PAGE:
Disproportionate Minority Contact (DMC) in the Juvenile Justice System

Disproportionate minority contact (DMC) generally refers to the disproportionate number of minority youth who come into contact with the juvenile justice system.

Pursuant to Section 223(a)(22) of the JJDP Act of 2002, states and territories must address specific delinquency prevention and system improvement efforts designed to reduce, without establishing or requiring numerical standards or quotas, the disproportionate number of minorities who come into contact with the juvenile justice system. DMC exists if the rate of contact with the juvenile justice system of a specific minority group is significantly different than the rate of contact for non-Hispanic whites or other minority groups. The purpose of this core requirement of the act is to ensure equal and fair treatment for every youth, regardless of membership in any minority or majority population group, involved in the juvenile justice system.

A state achieves compliance with this core requirement when it meets the following conditions:

  • Identification of the extent to which DMC exists;
  • Assessment to examine and determine the factors that contribute to DMC if it exists;
  • Intervention by developing and implementing strategies to reduce DMC;
  • Evaluation of the efficacy of intervention strategies; and
  • Monitor changes in DMC trends over time.

 

Get the Relative Rate Index

The Relative Rate Index
The relative rate index is a measure of disproportionate minority contact with the juvenile justice system. The federal Office of Juvenile Justice and Delinquency Prevention has determined that all States will use this method.

The computational procedure for obtaining the relative rate index is to first compare percentages of minorities and whites at a given stage to those percentages at the previous stage of the juvenile justice system. For example, the percentage referred to juvenile court for each race is compared to the at-risk population for each race. The percentage diverted is compared to the percentage referred to juvenile court. Those computations provide the rate of occurrence at each stage for white youth and for youth in each minority group. The relative rate index is the rate of occurrence of white youth to each minority group. For example, if the rate of occurrence is 45.97 for white youth and 97.54 for African American youth, the relative rate index is 2.12 (97.54/45.97). In the example, African American youth are just over 2 times as likely as white youth to be in the system at that stage.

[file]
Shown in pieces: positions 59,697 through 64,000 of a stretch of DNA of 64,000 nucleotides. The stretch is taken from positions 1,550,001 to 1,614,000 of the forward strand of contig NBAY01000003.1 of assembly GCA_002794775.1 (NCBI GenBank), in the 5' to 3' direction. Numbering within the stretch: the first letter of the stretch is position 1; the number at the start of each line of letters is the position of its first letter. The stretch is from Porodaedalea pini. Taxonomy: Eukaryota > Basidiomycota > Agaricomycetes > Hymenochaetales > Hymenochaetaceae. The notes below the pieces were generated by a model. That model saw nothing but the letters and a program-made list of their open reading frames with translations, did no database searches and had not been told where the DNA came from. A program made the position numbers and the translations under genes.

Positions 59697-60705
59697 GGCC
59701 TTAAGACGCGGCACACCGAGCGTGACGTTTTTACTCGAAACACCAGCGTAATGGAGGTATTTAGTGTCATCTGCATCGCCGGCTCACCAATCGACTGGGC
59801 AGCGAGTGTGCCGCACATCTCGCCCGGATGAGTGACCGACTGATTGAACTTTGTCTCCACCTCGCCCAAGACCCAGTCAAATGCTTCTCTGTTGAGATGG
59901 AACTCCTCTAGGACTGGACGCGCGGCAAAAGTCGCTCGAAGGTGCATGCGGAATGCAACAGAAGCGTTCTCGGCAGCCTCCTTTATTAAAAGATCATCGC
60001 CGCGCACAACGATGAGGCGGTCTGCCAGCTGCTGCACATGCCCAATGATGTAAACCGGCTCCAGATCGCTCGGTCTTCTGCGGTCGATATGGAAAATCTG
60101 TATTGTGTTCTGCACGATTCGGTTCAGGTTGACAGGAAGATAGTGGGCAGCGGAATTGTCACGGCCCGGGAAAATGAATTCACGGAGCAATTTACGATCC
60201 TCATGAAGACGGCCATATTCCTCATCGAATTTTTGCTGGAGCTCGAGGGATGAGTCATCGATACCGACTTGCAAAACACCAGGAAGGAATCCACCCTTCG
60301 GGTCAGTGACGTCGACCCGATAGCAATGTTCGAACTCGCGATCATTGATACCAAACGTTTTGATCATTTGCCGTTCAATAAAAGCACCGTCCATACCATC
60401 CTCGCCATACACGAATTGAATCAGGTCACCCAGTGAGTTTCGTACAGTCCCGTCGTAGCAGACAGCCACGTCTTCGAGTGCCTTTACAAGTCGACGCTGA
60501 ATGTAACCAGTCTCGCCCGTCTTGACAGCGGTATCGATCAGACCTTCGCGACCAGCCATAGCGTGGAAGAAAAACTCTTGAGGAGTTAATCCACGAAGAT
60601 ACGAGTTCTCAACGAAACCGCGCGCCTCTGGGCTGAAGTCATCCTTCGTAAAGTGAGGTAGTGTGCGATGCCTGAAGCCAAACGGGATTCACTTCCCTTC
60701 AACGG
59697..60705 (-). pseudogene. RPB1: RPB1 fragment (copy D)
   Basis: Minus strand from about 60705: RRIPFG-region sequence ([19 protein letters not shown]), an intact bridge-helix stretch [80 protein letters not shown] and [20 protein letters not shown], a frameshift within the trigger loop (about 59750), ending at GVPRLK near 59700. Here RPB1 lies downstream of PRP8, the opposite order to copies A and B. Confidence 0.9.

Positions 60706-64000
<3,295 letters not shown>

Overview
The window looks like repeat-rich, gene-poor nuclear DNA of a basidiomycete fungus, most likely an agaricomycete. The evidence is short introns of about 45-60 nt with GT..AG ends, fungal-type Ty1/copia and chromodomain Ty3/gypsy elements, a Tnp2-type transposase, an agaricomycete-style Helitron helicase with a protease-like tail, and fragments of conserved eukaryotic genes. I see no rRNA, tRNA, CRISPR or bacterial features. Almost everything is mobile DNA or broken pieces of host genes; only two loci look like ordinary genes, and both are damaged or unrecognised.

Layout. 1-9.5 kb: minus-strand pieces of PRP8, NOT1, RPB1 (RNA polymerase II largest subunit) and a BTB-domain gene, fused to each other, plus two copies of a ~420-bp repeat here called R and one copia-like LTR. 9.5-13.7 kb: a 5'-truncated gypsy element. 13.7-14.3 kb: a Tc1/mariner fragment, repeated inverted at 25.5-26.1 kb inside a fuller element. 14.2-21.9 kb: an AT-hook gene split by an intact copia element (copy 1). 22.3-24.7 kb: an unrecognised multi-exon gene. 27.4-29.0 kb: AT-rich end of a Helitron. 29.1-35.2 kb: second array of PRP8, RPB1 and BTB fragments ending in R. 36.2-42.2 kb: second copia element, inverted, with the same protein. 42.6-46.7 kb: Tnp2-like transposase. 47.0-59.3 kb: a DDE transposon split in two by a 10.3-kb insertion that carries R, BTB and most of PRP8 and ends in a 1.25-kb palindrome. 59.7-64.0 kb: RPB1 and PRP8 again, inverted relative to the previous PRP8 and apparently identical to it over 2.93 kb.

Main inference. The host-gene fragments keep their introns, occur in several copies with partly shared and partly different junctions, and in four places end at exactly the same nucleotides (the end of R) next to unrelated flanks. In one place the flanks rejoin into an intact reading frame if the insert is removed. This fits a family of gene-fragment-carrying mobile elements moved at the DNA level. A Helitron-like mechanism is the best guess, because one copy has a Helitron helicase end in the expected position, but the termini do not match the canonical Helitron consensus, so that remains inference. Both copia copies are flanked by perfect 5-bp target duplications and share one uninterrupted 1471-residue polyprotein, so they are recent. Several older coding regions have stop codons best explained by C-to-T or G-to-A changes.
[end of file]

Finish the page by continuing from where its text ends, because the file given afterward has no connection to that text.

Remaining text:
A PowerPoint presentation that explains the use of the relative rate index is available on the federal Office of Juvenile Justice and Delinquency Prevention web site at http://www.ojjdp.gov/.

  • Data for the state of Virginia and most recently calculated relative rate indices using the OJJDP DMC web-based data entry system are available in this spreadsheet.
  • Data for specific localities are available by request. Please contact Ed Holmes at 804.692.0977 to request information on a specific locality.

Resources

Contact Information

  • For further information, contact Ed Holmes at 804.692.0977.